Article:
Section 144 in force from Nov 1st to 15th in Mumbai
The Mumbai Police has issued several prohibitory orders, including Section 144, for the city between November 1st and 15th. As per the orders, gatherings of five or more people, processions, protests, loud speakers, bands, firecrackers, etc have been banned. Exhibiting or publishing any material leading to danger, governmental or moral trouble is also outlawed. The display and possession of weapons, arms and ammunition is also banned under a separate order from November 3rd to December 2nd.
The restrictions are in response to information about the disturbance of peace, law and order received by the police, heightened by the festivities and upcoming Andheri East by-elections. Weddings, funerals, meetings at organisations, theatres, co-operative societies and clubs are, however, exempt.
The official end of monsoon
The IMD declared the withdrawal of the south-west monsoon from Mumbai and the country on October 24th, Sunday. It was a delayed departure, the normal date of withdrawal being October 8th.
All in all, the city received 2,658.3 mm of rainfall over five months; 15% more than the adjusted seasonal normal of 2,305 mm. The last two years have seen over 3,000 mm of rainfall, making it a relatively dry year. There was also only one extremely heavy rainfall day, compared to three last year.
Minimum temperatures are expected to drop to around 17 degrees Celsius as October comes to a close.
Source: Hindustan Times
Read more: How normal was the monsoon in Mumbai in 2022?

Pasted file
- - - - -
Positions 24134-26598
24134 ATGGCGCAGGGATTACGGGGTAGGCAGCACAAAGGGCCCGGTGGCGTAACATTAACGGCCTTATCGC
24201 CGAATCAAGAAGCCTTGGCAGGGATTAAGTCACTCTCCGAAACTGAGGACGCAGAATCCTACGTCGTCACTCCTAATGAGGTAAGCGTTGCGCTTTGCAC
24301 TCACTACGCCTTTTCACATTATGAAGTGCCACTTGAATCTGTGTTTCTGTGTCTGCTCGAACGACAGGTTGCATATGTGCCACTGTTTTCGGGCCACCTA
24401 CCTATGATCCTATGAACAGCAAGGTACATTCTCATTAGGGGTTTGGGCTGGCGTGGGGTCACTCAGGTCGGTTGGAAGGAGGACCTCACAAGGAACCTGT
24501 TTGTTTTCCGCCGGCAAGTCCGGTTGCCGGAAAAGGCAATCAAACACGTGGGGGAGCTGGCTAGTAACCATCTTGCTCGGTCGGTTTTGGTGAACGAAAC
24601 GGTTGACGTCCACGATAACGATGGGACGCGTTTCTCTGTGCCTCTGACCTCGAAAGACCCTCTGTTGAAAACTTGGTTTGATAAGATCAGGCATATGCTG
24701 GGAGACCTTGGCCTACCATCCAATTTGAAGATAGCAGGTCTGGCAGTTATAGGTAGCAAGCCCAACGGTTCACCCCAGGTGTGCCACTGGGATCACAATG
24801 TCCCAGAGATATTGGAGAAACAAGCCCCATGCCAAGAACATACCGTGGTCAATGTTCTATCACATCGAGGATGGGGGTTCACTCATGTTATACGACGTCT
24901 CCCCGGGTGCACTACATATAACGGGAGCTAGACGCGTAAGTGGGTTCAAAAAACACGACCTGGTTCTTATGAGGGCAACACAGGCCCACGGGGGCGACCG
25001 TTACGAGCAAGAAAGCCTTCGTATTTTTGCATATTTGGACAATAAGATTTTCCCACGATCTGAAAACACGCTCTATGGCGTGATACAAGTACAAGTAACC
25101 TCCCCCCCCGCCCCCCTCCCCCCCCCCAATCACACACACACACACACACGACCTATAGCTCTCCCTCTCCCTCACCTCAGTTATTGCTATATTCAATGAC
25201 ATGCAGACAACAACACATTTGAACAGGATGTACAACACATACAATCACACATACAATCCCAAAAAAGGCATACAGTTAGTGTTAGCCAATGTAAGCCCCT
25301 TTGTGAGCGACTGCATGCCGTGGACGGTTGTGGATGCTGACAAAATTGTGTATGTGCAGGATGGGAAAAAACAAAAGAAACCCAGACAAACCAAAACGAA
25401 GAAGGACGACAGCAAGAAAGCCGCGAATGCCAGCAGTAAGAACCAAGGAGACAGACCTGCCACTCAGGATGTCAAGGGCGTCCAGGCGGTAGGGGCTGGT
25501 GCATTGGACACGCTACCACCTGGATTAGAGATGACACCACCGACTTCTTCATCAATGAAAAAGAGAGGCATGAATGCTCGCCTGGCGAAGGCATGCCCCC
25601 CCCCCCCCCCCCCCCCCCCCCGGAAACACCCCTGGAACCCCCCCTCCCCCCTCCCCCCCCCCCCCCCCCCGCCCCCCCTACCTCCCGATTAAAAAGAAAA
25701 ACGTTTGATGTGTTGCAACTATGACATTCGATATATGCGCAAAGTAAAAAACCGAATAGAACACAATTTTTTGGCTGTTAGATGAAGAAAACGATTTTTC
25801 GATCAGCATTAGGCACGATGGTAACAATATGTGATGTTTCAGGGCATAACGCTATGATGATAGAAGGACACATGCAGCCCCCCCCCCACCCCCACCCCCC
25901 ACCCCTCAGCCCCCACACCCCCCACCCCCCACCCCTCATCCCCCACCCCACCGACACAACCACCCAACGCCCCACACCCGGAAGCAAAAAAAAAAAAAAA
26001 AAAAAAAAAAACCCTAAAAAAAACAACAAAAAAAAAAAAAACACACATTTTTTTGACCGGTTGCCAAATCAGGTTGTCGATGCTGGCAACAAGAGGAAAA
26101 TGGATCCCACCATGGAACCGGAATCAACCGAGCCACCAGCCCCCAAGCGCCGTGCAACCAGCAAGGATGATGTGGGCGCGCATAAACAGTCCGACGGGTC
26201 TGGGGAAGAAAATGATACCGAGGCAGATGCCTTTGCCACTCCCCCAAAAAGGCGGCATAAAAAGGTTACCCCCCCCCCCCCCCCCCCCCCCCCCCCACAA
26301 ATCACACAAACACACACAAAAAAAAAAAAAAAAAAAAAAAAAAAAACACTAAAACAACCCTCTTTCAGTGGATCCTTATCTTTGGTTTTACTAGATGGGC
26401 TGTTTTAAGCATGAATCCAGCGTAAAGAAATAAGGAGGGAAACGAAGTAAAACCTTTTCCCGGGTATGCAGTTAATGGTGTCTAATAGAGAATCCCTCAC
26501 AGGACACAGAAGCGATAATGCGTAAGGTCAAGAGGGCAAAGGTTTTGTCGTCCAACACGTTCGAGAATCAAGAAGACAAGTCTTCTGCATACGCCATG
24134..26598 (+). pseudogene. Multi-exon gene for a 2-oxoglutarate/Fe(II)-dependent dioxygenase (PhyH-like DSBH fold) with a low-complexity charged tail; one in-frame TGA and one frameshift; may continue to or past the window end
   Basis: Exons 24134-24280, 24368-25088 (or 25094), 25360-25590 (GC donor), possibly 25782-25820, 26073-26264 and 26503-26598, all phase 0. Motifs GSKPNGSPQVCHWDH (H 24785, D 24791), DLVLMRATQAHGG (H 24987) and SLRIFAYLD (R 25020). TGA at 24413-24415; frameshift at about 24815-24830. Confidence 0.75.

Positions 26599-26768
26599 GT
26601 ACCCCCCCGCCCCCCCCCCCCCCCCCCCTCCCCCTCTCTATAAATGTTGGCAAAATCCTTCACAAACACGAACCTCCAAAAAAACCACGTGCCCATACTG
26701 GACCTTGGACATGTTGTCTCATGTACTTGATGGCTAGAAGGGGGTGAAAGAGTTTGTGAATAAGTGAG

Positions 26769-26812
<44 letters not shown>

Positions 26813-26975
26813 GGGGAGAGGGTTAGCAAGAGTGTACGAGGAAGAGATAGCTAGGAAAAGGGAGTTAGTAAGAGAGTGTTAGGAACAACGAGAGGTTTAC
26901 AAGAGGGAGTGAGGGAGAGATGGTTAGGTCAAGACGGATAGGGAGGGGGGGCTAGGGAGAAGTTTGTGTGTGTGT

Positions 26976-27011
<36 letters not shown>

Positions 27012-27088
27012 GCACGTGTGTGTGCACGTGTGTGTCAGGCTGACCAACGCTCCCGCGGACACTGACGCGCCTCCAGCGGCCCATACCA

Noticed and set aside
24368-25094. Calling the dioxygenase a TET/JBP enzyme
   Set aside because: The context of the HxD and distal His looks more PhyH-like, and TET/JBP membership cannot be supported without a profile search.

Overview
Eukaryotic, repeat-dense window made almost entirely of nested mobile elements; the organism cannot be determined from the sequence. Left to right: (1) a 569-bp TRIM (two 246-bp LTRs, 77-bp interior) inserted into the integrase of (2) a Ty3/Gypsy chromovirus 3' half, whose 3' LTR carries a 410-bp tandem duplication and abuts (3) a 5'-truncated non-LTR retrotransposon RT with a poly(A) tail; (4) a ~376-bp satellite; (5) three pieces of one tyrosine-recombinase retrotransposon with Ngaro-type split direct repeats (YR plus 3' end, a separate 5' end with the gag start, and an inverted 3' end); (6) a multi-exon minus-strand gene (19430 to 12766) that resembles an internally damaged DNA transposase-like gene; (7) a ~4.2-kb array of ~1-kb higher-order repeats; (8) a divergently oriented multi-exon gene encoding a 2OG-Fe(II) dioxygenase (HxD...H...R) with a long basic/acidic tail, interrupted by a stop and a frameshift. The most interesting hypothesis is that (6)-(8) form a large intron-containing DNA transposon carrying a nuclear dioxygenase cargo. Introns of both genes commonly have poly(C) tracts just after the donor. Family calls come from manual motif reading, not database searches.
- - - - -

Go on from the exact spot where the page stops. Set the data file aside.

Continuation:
Diwali sparks air pollution in Mumbai
After a night filled with firecrackers for Diwali, Mumbai woke up to ‘Very Poor’ air quality levels of 305. Malad, Andheri and Chembur ranked the worst on the air quality index (AQI), at 388, 363 and 322 respectively. The rest of the city lingered in ‘Poor’ air, with only Worli exempt at ‘Satisfactory’ levels. These levels have indicated the worst post-Diwali air quality in eight years. Doctors have recommended N-95 masks when stepping out, especially for those vulnerable.
The air quality only improved to ‘Moderate’ on Thursday, although the AQI reading continued to be ‘Very Poor’ in Malad and ‘Poor’ in Colaba. The sluggish winds after monsoon mean the conditions will stay approximately the same for the next three days.
Source: The Indian Express
Deck at Nariman point
Mumbaikars will now be able to venture deeper south into the Arabian sea, as the BMC plans to create a viewing deck at the southernmost tip of Nariman Point, opposite the National Centre for Performing Arts (NCPA). The sea-side plaza will extend 60 metres into the sea, with railings at both edges and CCTV surveillance for safety.
According to the BMC, no new construction except for some upgrades and basic structures will be required. The spot was open to visitors till mid-2000, and was only closed off due to accidents. The BMC’s planning department is in charge of the project.
Source: The Indian Express
Neral-Matheran toy train a whopping success
If the first week is anything to go by, resuming the Neral-Matheran toy train has been a great success. The Central Railway earned Rs 2.58 lakh in only seven days on the 21-km journey, going through the hill forests of the Western Ghats to the hill station 100 km away from Mumbai.
The train was out of service after damages in the heavy rains in 2019. The railways are now planning to further improve the stretch and develop tourism-friendly railway stations on the line, beginning with Neral station. New foot overbridges, an elevated deck, skywalks, green spaces and more are planned, at the cost of Rs 60 crore.
Source: The Indian Express and Mid-day
[Compiled by Sabah Virani.]